It can only be described as Cornish if it’s 55% fat!
Romantic Holidays in Cornwall
Few destinations included in your itinerary are as suited to romantic holidays as the wild coastline of Cornwall.
This remote spot was all but completely culturally separated from the rest of England until a couple of centuries ago.
It boasted its own language, some words of which are still widely used, and a thrilling connection with smuggling. Best Luxury UK Cottages
The dramatic, rocky coastline is the perfect place for a couple to enjoy romantic holidays.
With the opportunity to stay in a cozy Cornish cottage and to pick up some one-of-a-kind souvenirs, Cornwall is the very definition of a romantic getaway. 3 Great Reasons to Visit Cape Cornwall, England
The best way to ensure a romantic escape is by choosing the perfect accommodations, and a good place to start is with the essentials.
Fortunately, Cornwall features numerous lodging options, and none of them could be considered ordinary.
Many working farms offer cottages that were designed with lovers in mind.
Guests enjoy as much privacy as they wish while cuddling in front of a fireplace or soaking in a Jacuzzi tub.
Outside the cottage are spectacular views of the rolling fields or the ocean along with plenty of walking trails for intimate rambles through the wilderness.
Don’t let costs of such a trip slow you down either.
A home equity loan is gaining popularity in their ability to help finance vacations.
Among Cornwall’s best attractions are its beaches.
Try Portwrinkle or Porthgwarra for picturesque views and a lack of crowding.
These are some of the best places to enjoy a picnic or a leisurely stroll hand-in-hand.
It’s no secret why couples love to visit the Port Eliot House and Garden at St. Germans.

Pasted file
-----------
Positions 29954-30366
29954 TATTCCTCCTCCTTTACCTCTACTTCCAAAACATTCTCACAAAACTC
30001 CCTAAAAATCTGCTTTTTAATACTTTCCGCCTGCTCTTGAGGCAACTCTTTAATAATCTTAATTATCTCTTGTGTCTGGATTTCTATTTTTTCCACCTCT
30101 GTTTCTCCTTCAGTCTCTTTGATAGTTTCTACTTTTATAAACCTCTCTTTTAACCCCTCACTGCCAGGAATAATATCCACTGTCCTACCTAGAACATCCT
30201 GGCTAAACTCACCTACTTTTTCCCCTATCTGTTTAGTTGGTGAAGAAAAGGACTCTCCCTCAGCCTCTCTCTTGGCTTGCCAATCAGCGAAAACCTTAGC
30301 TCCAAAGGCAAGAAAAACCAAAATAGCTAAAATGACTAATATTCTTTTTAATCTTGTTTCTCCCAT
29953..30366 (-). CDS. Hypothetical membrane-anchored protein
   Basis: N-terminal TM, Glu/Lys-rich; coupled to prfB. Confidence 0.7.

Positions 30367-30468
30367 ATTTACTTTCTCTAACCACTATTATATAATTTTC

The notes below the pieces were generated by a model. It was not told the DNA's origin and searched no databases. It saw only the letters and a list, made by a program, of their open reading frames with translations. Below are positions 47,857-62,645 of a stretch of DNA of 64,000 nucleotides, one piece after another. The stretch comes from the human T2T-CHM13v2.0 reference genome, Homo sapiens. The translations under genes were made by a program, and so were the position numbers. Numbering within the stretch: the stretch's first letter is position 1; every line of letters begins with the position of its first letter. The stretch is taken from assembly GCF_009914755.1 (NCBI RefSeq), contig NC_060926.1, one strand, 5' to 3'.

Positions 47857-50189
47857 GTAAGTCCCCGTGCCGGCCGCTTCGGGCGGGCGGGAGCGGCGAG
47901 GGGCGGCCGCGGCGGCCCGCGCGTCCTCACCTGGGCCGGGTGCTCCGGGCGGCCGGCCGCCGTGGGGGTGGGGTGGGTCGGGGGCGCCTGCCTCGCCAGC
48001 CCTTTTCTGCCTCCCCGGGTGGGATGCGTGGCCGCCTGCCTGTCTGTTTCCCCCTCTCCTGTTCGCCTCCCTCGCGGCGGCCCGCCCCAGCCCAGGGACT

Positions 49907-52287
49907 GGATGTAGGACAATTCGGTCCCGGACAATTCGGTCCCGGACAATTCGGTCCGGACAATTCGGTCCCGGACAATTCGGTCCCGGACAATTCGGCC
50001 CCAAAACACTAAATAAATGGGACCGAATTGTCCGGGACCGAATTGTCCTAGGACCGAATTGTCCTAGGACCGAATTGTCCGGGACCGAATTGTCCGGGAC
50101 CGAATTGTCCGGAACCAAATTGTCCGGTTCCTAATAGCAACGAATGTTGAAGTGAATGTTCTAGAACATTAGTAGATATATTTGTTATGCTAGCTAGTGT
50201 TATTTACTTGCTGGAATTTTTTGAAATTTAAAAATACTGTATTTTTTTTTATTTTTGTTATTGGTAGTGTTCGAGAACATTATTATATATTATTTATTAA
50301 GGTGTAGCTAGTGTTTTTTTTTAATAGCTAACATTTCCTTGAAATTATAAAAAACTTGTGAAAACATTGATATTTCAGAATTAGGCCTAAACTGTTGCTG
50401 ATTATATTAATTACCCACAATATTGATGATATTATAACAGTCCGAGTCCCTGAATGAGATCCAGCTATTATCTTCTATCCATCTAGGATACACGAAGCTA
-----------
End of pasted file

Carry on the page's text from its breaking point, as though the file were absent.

Once a monastery dating back to the third or fourth century, the structure underwent extensive renovations during the 18th century by owner Sir John Sloane.
The gorgeously decorated house is only the beginning of the attractions.
The stunning gardens are highlighted by rhododendrons that are greater than a century old.
They provide the ideal spot for a lovely picnic.
The many summerhouses and the secret maze garden are also of particular interest for those with an eye toward romance.
Of course, Cornwall’s most romantic setting just might be Tintagel, which legend says was King Arthur’s birthplace.
There’s no better place for lovers to imagine themselves as a knight errant and lady fair as they traverse the castle ruins and gaze into the mysterious Merlin’s Cave.
A stop at the nearby village is a must for seeking out a crystal ball or magic wand.
Couples will also adore one of Cornwall’s many artists’ colonies, like St. Ives.
The village boasts a beautiful beach, unrivaled scenery and fantastic light, which is probably why so many artists have settled here.
Visitors wander the winding cobblestone streets at will searching gallery offerings for a unique treasure to take home.
With so many romantic experiences available, it’s no surprise that Cornwall (and Holidaying in Devon) is one of the best spots in the world for romantic holidays.
Explore Historic Cornwall
Cornwall is steeped in history.
There’s a wide selection of popular attractions that showcase the county’s ancient history, spanning across the ages.
A lot of Cornish heritage locations are family friendly, and some are dog friendly too; making Cornwall’s history open to all!
Cornish Stone Circles
Cornwall is an archaeologist’s haven! Many of the historic sites are available to visit throughout the year – the Boscawen-ûn stone circle at St Buryan is a great example of a prehistoric ceremonial structure.
It looks almost natural on the Cornish landscape; and the surrounding area is ideal for those looking for a day out exploring the countryside.
Another popular prehistoric site is Halliggye at Mawgan-in-Meneage.
This Cornish Fogou is a prehistoric underground passage, one of about twelve remaining caves of this type in the county.
The site is open to the public between April and September and is a great glimpse at a rare prehistoric structure.
Tintagel is a must see for holiday makers in Cornwall.
This picture postcard village has strong connection to King Arthur and the round table.
Rumoured to be the birthplace of King Arthur, Tintagel is a popular attraction.
Not far from the main village is Merlin’s Cave which is set underneath the castle which is worth exploring when the tide is low.
Whether you’re a Merlin aficionado or not Tintagel is worth a visit just for the exceptional views from this beautiful part of the UK coastline.
Cottage Holidays have plenty of good quality self-catering accommodation in the area.
The King Edward Mine Museum is a commended family attraction.
Mining was once a major part of Cornwall’s Industry.
English Heritage has given the museum in Camborne its seal of approval as an important UK visitor attraction, and the museum boasts several awards for authenticity.